Click here for 2013 NFC Draft Grades
Baltimore Ravens: B+
Best pick: Arthur Brown, LB, Kansas St.(Round 2). Brown’s speed and athleticism could have gotten him taken at the tail end of Round One, so he provides quality value. He will line up inside in the 3-4 and be counted on to play right away, which is a task he should be up to.
Keep an eye on: Brandon Williams, DT, Missouri Southern State(Round 3). Williams is an absolute load at 6’1 335, but he is surprisingly agile on his feet. He could be a great nose tackle, controlling gaps and collapsing the pocket.
Overall: B+. 1st Round S Matt Elam and 2nd rounder Brown should provide immediate impacts for the defense, as could 3rd rounder Williams. All three were solid picks, and on day three they landed numerous talents that could stick and have an impact.
Buffalo Bills: C-
Best pick: Robert Woods, WR, USC(Round 2). Woods was arguably the 2nd best receiver in the draft. He can line up all over the field and make plays, but is also a team leader and hard worker. Excellent value pick for the Bills.
Keep an eye on: Duke Williams, S, Nevada(Round 4). Williams has the athleticism and speed to cover and is an aggressive hitter. He isn’t the most instinctive player, but he is active and athletic, two traits you can’t teach.
Overall: C-. Most view EJ Manuel as a reach, but many also thought teams could trade up for him. He has the skills and work ethic to lead, and his teammates like playing with him. He appears to be the guy the Bills targeted, so they must have a plan for him. Woods was a steal, but 2nd round LB Kiko Alonso was a bit of a reach. 3rd round WR Marquise Goodwin is more of a track star, not a developed football player.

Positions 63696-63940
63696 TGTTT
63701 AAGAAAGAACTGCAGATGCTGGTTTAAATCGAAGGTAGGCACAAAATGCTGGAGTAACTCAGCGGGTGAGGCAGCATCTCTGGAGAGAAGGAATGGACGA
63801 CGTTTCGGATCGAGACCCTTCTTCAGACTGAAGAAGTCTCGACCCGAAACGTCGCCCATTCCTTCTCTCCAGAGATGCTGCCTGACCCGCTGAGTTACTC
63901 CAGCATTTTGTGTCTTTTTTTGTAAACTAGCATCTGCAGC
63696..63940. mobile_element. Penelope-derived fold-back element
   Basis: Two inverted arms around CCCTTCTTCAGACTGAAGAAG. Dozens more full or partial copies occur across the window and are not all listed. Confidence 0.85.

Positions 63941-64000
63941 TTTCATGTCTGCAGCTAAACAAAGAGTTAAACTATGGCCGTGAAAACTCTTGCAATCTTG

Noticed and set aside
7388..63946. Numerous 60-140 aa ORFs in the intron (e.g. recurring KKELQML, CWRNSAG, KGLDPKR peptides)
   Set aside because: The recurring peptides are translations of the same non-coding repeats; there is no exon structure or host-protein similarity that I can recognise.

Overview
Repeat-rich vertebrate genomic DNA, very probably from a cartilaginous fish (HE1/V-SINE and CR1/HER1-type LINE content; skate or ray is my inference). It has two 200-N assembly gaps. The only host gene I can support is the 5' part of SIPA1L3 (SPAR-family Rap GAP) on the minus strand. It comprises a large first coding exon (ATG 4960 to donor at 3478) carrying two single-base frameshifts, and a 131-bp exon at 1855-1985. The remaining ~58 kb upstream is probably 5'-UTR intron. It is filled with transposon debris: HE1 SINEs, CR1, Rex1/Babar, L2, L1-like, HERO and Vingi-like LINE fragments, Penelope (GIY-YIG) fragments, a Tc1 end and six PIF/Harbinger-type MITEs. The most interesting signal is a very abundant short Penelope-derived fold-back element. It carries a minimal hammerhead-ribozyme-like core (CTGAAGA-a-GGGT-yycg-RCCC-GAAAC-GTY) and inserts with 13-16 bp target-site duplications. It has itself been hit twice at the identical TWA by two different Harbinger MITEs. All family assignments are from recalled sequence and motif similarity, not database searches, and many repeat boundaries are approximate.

Best pick: Tyler Eiffert, TE, Notre Dame(Round 1). Many teams are looking to replicate New England’s success with two tight ends, and adding Eiffert to 2010 1st rounder Jermaine Gresham is Cincy’s attempt. Another target was needed in the passing game, and Eiffert is a gifted athlete and receiver.
Keep an eye on: Giovanni Bernard, RB, North Carolina(Round 2). He doesn’t possess ideal triangle numbers, but he is a versatile playmaker on the field. His quickness and elusiveness make him hard to tackle, and that makes him a great complement for BenJarvus Green-Ellis. He may even get more touches than BJGE because of his receiving ability.
Overall: B+. The Bengals did an excellent job adding more talent to the offense. Adding Eiffert to Gresham and AJ Green could make them unstoppable in the red zone. Bernard is a big time playmaker, and the Bengals have done well with physical specimens at DE in the past, giving them a lot of hope for Margus Hunt as well. 7th rounder Reid Fragel from Ohio St is a former TE turned OT, and has the size(6’8 300), athleticism, and toughness to really surprise.
Cleveland Browns: C-